Archived posting to the Leica Users Group, 2002/11/19

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Subject: Re: [Leica] 1st Wedding assignment --- should I ?
From: Carl Pultz <>
Date: Tue, 19 Nov 2002 11:03:14 -0500


This subject came up last spring, and someone posted a very comprehensive, 
funny and scary summary of the reasons not to do weddings. Ted hit on the 
major points this time around, with the appropriate voice of doom.

I haven't done one in over a decade, and thinking back on it, I was very 
lucky that they went pretty well. Once, my Mamiya 645 fell off a table just 
before the ceremony. Big crash, prism finder detached and went sliding 
through the crowd, film cartridge flew out the other way. I just about 
died. Camera worked fine. Good thing - I had no backup, and I had to do the 
whole day wondering if it really was working. So were the clients. Once, my 
F2 locked up (what were the odds it would pick that moment out of 12 years 
of use?) half way through the gig. Lucky I had a Nikkormat along. Once, I 
ran out of Vericolor and had to finish the job with Kodachrome! Stupid, 
ignorant.....and those were all jobs for strangers.

Anything can happen. Or not happen. Most likely, your equipment will be 
fine. It won't be nervous. You will be. Like Phong said, half the battle is 
being calm, having confidence and keeping clear headed enough to avoid 
silly mistakes. That difference instantly shows in the photos.

The few weddings I did for friends turned out the best, because I was 
relaxed with them and comfortable meeting their friends and families.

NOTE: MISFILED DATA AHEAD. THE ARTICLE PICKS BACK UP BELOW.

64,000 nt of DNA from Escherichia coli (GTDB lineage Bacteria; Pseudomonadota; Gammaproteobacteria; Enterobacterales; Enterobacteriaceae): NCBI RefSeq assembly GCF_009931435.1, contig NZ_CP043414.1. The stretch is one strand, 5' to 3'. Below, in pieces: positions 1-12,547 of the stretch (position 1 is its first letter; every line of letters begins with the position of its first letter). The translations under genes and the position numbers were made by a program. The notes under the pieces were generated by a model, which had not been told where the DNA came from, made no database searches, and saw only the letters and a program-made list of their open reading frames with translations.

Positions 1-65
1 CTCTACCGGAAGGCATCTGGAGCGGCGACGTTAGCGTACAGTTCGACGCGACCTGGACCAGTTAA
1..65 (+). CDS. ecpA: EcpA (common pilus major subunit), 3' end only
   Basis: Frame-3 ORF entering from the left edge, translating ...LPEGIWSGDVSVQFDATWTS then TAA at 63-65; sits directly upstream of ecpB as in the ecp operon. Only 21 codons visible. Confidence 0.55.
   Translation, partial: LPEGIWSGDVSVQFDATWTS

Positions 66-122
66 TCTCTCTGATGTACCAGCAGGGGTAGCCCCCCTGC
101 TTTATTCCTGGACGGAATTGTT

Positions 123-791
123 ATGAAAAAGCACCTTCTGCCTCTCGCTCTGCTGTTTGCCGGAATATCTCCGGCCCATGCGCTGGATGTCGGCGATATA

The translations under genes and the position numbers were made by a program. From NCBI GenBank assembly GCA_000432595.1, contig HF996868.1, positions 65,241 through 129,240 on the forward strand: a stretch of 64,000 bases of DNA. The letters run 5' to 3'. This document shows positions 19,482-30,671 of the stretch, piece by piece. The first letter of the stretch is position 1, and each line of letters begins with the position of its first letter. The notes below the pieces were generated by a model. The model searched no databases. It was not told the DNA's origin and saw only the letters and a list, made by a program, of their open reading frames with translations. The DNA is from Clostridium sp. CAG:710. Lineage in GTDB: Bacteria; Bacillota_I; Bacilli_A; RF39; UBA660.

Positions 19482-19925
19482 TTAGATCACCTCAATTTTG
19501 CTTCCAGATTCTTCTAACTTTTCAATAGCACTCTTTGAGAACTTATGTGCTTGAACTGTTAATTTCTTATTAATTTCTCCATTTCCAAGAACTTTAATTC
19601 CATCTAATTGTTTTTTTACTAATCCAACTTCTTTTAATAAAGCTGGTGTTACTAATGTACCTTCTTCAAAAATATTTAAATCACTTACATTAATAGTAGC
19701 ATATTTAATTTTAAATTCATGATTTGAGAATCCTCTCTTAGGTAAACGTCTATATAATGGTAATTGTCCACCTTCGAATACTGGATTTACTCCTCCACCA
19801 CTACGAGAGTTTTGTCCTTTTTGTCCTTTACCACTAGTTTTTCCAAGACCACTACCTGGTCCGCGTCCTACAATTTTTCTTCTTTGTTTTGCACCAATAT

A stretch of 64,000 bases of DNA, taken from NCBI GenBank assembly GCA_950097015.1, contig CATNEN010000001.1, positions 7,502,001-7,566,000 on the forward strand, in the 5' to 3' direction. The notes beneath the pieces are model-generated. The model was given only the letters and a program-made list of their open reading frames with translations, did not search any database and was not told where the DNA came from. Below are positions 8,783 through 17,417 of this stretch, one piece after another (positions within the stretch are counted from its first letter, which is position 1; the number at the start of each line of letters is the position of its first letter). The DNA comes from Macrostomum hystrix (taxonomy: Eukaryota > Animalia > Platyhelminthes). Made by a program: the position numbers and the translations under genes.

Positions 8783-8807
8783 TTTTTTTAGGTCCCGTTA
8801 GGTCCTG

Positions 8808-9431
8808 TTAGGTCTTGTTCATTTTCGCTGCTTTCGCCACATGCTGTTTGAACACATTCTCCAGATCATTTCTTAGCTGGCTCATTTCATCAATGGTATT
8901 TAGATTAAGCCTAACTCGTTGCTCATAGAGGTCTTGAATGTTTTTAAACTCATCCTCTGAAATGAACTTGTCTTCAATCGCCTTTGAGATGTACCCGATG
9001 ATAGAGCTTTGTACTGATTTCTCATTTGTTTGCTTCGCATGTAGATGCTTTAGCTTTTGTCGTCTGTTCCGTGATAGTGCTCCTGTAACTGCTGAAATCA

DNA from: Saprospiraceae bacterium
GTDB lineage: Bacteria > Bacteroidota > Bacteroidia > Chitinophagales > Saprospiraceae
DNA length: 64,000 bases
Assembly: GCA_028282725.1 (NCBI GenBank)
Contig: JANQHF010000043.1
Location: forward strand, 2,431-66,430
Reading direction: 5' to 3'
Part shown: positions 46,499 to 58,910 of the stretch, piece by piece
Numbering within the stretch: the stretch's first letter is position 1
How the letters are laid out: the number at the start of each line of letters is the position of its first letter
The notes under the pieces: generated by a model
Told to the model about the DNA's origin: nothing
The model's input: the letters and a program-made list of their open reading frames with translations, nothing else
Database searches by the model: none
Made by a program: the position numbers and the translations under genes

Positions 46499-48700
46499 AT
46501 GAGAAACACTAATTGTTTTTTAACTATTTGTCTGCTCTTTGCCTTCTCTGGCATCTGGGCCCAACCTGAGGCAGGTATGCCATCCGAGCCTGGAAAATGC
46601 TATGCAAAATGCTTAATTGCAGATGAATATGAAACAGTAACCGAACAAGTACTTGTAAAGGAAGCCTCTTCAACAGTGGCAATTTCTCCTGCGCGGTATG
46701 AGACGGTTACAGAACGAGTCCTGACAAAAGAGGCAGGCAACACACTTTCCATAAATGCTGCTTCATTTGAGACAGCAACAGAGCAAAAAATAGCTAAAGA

Wasn't an interloper. I got great informals, which they still praise me 
for. My formals were always mediocre, but luckily they didn't want the 
stiff, stand straight family tableau or glamour bride shots. Will your 
friends want those? They are the hardest to do and might be the ones that 
demonstrate you don't do this full time.

When you're making a business of it, every job counts. You are looking for 
recommendations that will bring you more work and shots for the portfolio. 
You also want to sell maximum prints. A fly by night shooter can get away 
with a less then great job, because it's over and that's it - the client 
has to accept it. Those guys don't loose sleep at night, they just don't 
make as much money or build a reputation. As a friend who takes good 
pictures, your task is to do a good job on this one event. If they will 
accept your limits in exchange for your strengths, you have won. But you 
have to believe that you'll do better than the folks with the disposables!

Reading the posts lately, it seems like the wedding business has changed a 
lot. Twenty years ago, anything over 100 shots was too much. B&W was 
unheard of. 35mm was considered amateurish. Around here, I was being avant 
guard with a journalistic style. But, Jesus, people will let you do that 
AND pay over $1000? Tempting...


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